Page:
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Dr Milija Gluhovic

Dr Milija Gluhovic

Associate Professor of Theatre and Performance
International Exchange Officer

Tel: +44 (0)24 765 74773
Email: m dot gluhovic at warwick dot ac dot uk

Room F04a, Millburn House
University of Warwick
Coventry, CV4 7HS

About

Milija Gluhovic is Associate Professor of Theatre and Performance at the University of Warwick. Milija joined the School in September of 2006. He holds a BA in English (Hons) from the University of Novi Sad, an MA in English from the University of British Columbia, and a PhD in Drama from the University of Toronto (2005). He was Director of the Erasmus Mundus MA in International Performance Research (2010-2015), an EU-sponsored programme taught collaboratively by the University of Warwick, the University of Amsterdam, the University of Helsinki, the University of Arts in Belgrade, and Trinity College Dublin.

Research interests

My research interests include: contemporary European theatre and performance; memory studies and psychoanalysis; discourses of European identity, migrations and human rights; religion, secularity, and politics; contemporary North American and North African theatre and performance, and international performance research and pedagogy.

My interest in memory and history has resulted in Performing European Memories: Trauma, Ethics, Politics (2013), which explores the intersections between contemporary European theatre and performance, the interdisciplinary field of memory studies, and current preoccupations with the politics of memory in Europe. The book examines the contradictions, specificities, continuities and discontinuities in the European shared and unshared pasts as represented in the works of Harold Pinter, Tadeusz Kantor, and Heiner Müller, Andrzej Wajda, Artur Zmijewski and other European artists, showing different ways in which they engage with the traumatic experiences of the Holocaust, the Stalinist Gulags, colonialism, and imperialism, challenge their audiences' historical imagination, and renew their affective engagement with Europe's past.

From 2010–2012 I convened (with Karen Fricker, Brock University) an AHRC-funded international, interdisciplinary research network titled “Eurovision Song Contest and the ‘New’ Europe”. The projected resulted in an edited volume entitled Performing the 'New' Europe: Identities, Feelings, and Politics in the Eurovision Song Contest (2013). Bringing together the voices of scholars from Europe and North America with those of key contest stakeholders, the book argues that this popular music competition is a symbolic contact zone between European cultures: an arena for European identification in which both national solidarity and participation in a European identity are confirmed, and a site where cultural struggles over the meanings, frontiers and limits of Europe are enacted. This book/project received world-wide media attention: it was discussed in media outlets including The New York Times, the Guardian, The Times, CNN, BBC, and the CBC and it received the University of Warwick Inaugural Arts Impact Award.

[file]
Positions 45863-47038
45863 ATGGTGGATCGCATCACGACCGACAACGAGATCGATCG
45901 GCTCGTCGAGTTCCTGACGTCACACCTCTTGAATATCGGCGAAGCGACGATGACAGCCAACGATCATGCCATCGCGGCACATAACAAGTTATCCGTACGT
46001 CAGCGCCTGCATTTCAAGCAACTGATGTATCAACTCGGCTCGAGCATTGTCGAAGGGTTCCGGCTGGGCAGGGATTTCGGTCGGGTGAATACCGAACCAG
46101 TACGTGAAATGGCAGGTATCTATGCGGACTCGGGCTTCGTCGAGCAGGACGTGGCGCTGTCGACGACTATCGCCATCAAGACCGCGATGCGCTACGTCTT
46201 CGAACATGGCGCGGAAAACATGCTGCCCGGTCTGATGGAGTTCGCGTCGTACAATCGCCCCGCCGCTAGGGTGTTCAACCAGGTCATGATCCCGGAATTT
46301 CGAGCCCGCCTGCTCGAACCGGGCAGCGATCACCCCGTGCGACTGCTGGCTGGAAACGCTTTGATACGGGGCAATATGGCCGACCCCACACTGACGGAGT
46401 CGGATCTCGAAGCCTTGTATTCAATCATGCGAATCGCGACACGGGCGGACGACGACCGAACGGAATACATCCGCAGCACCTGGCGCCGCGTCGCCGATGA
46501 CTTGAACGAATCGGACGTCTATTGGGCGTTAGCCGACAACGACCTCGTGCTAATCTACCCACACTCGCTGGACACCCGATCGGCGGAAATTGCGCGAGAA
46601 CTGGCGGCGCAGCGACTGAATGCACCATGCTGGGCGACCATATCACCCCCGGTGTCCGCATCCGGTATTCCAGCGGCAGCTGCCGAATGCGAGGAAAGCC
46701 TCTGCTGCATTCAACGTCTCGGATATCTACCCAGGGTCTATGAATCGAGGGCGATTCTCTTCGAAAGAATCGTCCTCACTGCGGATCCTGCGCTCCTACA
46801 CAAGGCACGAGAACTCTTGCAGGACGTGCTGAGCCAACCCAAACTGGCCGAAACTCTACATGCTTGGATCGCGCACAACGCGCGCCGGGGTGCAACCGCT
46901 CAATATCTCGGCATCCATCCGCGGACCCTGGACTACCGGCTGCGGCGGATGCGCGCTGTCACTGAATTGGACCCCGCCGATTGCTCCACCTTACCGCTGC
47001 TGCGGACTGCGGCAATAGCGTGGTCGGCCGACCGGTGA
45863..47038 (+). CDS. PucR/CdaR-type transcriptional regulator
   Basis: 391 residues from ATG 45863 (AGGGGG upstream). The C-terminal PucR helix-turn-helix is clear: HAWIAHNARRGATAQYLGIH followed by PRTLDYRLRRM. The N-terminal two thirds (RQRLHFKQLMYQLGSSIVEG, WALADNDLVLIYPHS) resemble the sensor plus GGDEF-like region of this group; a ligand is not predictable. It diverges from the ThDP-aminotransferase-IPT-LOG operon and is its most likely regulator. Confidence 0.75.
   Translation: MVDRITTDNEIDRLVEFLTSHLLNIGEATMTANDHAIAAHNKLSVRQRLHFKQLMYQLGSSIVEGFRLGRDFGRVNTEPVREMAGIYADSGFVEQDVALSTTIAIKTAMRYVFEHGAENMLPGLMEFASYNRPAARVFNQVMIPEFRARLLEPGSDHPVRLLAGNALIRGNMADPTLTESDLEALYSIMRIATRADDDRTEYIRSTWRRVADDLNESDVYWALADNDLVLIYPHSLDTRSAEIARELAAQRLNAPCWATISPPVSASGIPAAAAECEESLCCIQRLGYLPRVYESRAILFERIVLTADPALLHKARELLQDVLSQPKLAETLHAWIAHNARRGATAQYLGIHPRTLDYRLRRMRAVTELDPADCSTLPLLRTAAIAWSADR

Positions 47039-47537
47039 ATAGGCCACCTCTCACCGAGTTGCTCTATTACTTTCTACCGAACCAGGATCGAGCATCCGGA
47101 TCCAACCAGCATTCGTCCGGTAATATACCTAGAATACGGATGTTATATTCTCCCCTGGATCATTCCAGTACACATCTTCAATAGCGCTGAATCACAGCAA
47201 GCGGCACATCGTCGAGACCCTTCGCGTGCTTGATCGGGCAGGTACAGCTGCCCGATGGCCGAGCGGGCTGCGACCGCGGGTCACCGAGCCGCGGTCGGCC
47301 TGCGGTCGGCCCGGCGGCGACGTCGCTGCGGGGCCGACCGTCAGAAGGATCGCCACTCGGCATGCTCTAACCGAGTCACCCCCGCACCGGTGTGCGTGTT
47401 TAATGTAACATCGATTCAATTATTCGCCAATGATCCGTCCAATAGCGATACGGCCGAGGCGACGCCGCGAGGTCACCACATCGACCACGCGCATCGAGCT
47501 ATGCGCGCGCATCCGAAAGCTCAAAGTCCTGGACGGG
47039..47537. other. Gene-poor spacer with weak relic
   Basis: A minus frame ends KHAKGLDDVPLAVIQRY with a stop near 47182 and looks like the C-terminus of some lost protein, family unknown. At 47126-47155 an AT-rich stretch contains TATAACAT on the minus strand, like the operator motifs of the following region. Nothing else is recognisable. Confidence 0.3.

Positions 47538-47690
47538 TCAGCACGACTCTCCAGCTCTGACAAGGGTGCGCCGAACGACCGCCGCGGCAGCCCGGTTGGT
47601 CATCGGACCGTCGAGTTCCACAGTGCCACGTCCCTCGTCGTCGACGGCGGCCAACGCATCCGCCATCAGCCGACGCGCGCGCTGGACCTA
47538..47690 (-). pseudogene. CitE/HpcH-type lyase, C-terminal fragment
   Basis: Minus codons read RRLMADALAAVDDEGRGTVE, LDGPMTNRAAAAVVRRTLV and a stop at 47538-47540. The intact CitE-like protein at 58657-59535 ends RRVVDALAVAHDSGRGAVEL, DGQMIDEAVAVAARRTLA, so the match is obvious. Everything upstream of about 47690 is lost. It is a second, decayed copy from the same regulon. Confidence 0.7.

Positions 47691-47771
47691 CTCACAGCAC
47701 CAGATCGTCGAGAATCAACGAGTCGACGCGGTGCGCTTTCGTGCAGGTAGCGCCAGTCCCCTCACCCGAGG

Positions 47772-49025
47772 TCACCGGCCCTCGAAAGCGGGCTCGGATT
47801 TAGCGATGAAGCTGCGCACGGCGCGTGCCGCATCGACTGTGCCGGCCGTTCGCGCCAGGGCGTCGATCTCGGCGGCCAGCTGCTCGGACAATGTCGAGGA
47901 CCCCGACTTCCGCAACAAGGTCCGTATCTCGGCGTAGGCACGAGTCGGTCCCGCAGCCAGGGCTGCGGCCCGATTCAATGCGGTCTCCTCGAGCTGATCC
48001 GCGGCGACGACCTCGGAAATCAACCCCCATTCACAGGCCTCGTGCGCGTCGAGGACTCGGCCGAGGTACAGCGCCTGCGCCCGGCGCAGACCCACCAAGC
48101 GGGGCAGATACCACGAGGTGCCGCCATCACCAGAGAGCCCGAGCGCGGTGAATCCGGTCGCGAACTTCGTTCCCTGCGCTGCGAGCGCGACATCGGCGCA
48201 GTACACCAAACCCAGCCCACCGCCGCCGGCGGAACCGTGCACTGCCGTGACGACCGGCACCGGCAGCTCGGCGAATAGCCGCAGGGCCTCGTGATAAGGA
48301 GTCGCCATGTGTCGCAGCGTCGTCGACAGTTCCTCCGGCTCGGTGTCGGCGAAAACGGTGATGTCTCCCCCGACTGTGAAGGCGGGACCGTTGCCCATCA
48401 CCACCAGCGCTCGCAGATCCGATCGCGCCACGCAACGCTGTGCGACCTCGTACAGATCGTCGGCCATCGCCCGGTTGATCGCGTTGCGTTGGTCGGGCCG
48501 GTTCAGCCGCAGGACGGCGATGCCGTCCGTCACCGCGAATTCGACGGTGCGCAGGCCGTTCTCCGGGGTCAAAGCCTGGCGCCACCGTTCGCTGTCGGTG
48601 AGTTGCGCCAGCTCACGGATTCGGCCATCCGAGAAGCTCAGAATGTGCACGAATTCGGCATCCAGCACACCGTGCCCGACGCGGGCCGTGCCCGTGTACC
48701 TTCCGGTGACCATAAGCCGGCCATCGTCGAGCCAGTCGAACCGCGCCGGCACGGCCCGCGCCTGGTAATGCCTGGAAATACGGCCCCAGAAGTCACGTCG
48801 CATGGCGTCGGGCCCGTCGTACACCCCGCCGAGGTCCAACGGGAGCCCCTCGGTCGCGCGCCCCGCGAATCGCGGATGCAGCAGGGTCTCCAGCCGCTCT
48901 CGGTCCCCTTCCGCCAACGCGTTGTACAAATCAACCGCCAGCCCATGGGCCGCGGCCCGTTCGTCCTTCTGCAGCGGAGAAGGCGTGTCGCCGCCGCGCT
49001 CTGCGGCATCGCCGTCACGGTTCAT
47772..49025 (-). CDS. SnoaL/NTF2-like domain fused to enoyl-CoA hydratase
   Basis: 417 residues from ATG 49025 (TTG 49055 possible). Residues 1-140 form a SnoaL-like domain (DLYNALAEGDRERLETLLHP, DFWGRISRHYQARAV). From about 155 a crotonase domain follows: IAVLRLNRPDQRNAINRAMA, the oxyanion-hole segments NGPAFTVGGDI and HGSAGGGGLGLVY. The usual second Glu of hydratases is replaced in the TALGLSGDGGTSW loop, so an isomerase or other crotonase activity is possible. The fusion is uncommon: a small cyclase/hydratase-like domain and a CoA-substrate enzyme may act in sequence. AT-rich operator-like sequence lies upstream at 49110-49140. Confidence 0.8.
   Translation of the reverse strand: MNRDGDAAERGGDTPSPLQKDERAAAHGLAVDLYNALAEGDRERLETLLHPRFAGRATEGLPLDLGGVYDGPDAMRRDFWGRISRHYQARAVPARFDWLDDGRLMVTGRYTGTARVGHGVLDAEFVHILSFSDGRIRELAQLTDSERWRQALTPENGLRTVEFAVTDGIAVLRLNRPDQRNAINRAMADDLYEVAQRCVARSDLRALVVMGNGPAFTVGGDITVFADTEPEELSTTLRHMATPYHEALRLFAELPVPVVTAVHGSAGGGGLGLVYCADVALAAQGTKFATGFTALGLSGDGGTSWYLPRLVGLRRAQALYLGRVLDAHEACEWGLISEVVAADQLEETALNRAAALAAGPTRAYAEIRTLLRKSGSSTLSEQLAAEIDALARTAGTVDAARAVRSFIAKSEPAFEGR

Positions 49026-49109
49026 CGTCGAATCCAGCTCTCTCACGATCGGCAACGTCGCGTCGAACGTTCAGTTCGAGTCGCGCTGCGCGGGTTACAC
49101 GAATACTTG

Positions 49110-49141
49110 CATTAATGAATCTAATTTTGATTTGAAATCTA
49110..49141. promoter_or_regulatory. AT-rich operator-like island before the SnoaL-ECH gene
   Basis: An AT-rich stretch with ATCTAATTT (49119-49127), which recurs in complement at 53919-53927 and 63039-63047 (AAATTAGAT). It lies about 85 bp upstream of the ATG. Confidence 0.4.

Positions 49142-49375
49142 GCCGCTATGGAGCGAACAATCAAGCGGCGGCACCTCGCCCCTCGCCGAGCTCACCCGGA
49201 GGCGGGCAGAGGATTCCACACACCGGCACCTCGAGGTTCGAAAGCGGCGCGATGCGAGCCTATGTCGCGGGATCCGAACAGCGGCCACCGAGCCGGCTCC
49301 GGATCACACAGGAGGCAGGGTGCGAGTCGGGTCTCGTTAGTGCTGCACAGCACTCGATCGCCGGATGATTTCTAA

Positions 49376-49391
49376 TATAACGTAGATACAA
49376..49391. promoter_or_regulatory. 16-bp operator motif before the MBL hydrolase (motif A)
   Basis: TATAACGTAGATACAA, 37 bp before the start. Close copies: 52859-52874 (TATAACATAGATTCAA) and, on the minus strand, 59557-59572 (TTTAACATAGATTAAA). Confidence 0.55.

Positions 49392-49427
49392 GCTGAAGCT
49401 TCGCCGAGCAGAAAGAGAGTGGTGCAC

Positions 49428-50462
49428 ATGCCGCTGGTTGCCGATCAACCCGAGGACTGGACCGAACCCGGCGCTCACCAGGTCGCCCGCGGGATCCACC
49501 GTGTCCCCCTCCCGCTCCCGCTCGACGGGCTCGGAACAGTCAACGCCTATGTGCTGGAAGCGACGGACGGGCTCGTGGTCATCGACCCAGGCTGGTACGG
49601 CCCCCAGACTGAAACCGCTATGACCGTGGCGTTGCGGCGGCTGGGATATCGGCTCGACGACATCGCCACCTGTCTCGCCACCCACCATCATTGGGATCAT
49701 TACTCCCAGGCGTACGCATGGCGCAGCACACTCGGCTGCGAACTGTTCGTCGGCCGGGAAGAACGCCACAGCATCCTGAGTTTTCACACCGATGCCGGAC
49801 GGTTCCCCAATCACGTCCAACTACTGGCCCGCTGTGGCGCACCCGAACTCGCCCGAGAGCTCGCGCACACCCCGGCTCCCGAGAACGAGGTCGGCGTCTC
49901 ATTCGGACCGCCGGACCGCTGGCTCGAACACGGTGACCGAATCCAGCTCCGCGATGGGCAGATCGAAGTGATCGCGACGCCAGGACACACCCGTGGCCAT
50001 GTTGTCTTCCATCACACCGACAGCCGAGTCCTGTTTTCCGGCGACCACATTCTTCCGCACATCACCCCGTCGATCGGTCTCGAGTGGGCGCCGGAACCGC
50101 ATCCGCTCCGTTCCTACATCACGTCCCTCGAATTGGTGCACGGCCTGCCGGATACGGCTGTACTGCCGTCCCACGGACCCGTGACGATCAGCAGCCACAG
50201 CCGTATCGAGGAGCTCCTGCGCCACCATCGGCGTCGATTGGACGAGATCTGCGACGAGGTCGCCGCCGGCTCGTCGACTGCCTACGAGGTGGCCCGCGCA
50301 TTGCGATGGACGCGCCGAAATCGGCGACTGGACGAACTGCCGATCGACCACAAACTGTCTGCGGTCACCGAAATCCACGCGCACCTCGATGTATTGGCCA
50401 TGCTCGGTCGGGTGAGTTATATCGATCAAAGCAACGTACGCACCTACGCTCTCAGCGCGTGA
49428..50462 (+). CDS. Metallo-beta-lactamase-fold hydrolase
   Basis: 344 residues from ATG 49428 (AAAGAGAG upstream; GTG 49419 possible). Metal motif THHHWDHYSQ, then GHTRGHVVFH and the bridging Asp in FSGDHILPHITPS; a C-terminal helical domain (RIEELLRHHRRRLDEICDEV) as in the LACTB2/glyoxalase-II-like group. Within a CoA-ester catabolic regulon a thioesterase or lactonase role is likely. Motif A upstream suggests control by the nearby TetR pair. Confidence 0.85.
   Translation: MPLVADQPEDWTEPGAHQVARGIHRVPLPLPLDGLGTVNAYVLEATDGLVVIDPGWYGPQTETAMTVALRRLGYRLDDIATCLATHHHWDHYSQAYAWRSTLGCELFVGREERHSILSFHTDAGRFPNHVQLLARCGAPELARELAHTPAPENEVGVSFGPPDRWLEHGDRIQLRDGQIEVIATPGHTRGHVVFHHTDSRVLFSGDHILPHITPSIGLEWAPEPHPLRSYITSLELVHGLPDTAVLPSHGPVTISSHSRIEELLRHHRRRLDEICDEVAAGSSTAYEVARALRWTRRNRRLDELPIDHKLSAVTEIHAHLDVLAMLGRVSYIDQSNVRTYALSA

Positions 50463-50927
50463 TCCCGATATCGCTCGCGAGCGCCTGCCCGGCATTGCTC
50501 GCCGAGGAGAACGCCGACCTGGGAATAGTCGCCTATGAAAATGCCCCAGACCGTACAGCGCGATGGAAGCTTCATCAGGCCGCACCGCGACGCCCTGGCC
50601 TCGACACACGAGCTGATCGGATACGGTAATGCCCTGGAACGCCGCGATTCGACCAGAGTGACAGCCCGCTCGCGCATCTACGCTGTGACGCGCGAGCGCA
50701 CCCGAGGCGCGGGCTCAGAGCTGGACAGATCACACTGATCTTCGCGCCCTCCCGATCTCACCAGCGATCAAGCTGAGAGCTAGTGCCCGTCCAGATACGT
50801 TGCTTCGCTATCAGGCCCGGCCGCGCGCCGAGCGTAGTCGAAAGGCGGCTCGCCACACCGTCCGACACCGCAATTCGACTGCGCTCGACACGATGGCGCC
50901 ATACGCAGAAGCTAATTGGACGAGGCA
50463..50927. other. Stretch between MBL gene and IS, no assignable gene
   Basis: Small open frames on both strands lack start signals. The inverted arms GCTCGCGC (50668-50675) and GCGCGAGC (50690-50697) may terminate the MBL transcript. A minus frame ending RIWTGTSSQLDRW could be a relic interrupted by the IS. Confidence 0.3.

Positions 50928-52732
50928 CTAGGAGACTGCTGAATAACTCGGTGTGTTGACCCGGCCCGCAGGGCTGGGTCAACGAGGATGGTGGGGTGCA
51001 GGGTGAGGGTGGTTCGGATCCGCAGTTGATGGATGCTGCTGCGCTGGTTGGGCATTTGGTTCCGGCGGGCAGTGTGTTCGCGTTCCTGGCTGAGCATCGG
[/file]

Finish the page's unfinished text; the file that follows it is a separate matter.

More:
My current research projects continue my interest in critical approaches to performance and to developing understandings of the socio-political importance of cultural practice. I have just completed with Jisha Menon (Stanford University) an edited collection entitled Performing the Secular: Religion, Representation, and Politics (Palgrave, 2017, forthcoming). The volume aims to develop comparative methodological approaches to the analysis of the secular and to consider the ways ‘the secular’ has been translated into theatre and performance studies. Together with colleagues from Amsterdam and Helsinki I have recently edited a volume of essays entitled International Performance Research Pedagogy: The Unconditional Discipline? (Palgrave, 2017, forthcoming). The anthology critically reflects on teaching Theatre and Performance Studies in an international university classroom while addressing the broader question of the critical link between the discipline of Performance Studies and Humanities education in the contemporary university in the context of globalisation.

I am currently writing a monograph Theory for Theatre Studies: Memory for the newly established series ‘Theory for Theatre Studies’ at Methuen. Covering sites from across Europe, Latin America, South Africa, India and Japan, geographies where some of the most important “memory work” has occurred, the project will compellingly illustrate the centrality of memory for the theatre as well as the vital role of theatre in making political claims and interventions and transmitting individual and collective memories. I am also co-editing The Oxford Handbook of Politics and Performance with Silvija Jestrovic, Shirin Rai, and Michael Saward; this volume promises to provide a rigorous, thoroughgoing exploration of the key themes involved in the study of this interdisciplinary field of research and scholarship. Finally, I am collaborating on the project 'What's Left of the Left?: Performance Geographies' with colleagues from Warwick and JNU (New Delhi).


Administrative roles

  • Examination Secretary
  • International Exchange Officer

Qualifications

  • PhD (Toronto)
  • MA (British Columbia)
  • BA (Novi Sad)

Office hours

Mondays, 14.30-15.30 (or by appointment)


Teaching

Undergraduate modules

Contemporary European Theatre: Representations, Ethics, Politics (3rd year, autumn/spring)

Love: Performance, Theory and Criticism (3rd year, spring)

Religion, Secularity, and Affect in the Modern World (2nd year, autumn)

From Text to Performance (1st year, autumn/spring)

Postgraduate modules

MA in Theatre and Performance Research (autumn/spring)